Ultra-Orthodox Protesters Prevent Israeli City From Removing Modesty Signs, Despite Court Order

Signs urge women to dress modestly, keep off of sidewalks where men congregate ■ Beit Shemesh says removals suspended 'due to violent public disturbances'

Aaron Rabinowitz
Aaron Rabinowitz
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Signs calling for the segregation of men and women spray-painted onto a stairway following the removal of so-called modesty signs, Beit Shemesh, Israel, December 11, 2017.
Signs calling for the segregation of men and women spray-painted onto a stairway following the removal of so-called modesty signs, Beit Shemesh, Israel, December 11, 2017.Credit: Jacob Goldberg
Aaron Rabinowitz
Aaron Rabinowitz

After the High Court of Justice ordered the city of Beit Shemesh to remove signs in ultra-Orthodox neighborhoods urging women to dress modestly and keep off of sidewalks where men congregate, municipal inspectors removed the signs on Monday morning.

The inspectors were accompanied by a large number of police officers, but the city was forced to stop taking down the signs when confrontations broke out with Haredi residents.

>> Israel’s access for ultra-Orthodox men excludes women | Opinion >>

Dozens of ultra-Orthodox protesters came to the places where the signs had been put up to try to stop their removal. At the same time, others put up new signs on the street after the original ones had been removed.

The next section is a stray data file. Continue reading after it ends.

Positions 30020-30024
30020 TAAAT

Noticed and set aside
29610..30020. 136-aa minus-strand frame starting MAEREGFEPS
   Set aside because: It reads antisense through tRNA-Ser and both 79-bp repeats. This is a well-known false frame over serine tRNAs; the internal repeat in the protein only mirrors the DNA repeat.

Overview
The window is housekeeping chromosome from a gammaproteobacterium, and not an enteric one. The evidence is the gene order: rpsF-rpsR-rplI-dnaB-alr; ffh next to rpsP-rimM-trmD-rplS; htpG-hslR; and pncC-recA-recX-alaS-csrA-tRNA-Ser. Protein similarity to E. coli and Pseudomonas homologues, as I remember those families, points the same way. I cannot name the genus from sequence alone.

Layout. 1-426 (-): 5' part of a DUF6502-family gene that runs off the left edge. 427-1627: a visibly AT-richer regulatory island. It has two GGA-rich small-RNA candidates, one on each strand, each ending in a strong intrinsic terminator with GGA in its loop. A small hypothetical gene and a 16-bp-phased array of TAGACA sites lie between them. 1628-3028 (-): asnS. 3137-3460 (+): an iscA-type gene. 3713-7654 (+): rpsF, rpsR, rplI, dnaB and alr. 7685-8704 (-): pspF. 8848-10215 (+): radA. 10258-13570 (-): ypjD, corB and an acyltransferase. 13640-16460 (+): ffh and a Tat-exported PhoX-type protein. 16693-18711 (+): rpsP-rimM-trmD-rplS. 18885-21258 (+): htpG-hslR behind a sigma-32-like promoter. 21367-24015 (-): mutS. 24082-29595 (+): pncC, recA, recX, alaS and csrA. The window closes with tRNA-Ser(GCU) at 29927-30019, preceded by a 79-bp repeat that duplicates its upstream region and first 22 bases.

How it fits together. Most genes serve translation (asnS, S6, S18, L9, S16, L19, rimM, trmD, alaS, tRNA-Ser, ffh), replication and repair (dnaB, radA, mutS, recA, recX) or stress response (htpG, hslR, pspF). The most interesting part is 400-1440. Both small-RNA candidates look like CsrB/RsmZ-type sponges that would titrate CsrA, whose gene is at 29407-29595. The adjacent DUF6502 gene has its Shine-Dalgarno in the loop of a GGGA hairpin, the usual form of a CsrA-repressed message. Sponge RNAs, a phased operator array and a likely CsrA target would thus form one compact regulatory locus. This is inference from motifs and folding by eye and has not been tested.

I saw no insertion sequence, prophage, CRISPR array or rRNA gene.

“The city removed six signs out of eight put up in three places in Haredi neighborhoods in Beit Shemesh,” said city hall.

At police instructions, the city said it halted the operation “due to the violent public disturbances.” Removal of the signs has cost about 50,000 shekels ($14,200) so far, said the city.

A week ago, the High Court ordered Beit Shemesh to remove the signs by December 18. After a five-year battle over women’s rights in the city, the court ordered the mayor to tear down all of the “offensive” modesty signs plastered around town. To ensure that new signs were not put up as soon as existing ones were taken down, as has occurred in the past, the High Court ordered police to stand guard around the city over the next few weeks.

Some of the controversial signs instruct women how to dress, requiring them to wear long sleeves and long skirts and no tight-fitting clothing. Others admonish women to keep off the sidewalks near synagogues and yeshivas, where men tend to congregate.

In 2013, the Israel Religious Action Center, the advocacy arm of the Reform movement in Israel, filed a suit against the municipality and the mayor on behalf of four Modern Orthodox women, all residents of Beit Shemesh, for refusing to remove the signs, as required by a government report published that year.

The High Court of Justice is scheduled to reconvene in late December and determine whether the mayor has complied with the latest ruling. Only then will it decide whether the city will be required to pay any of the fines previously imposed on it.

Orly Erez-Likhovski, the attorney who heads IRAC’s legal department, said that while lauding the removal of the signs, IRAC regrets that it took a long legal battle against the city and a ruling by the High Court to force the removal of the “offensive and humiliating signs” against women.

“The police must now demonstrate massive, regular presence in Beit Shemesh to prevent the signs being put up again and to prevent violence. We will continue to follow and fight the exclusion of women wherever it exists,” added Erez-Likhovski.

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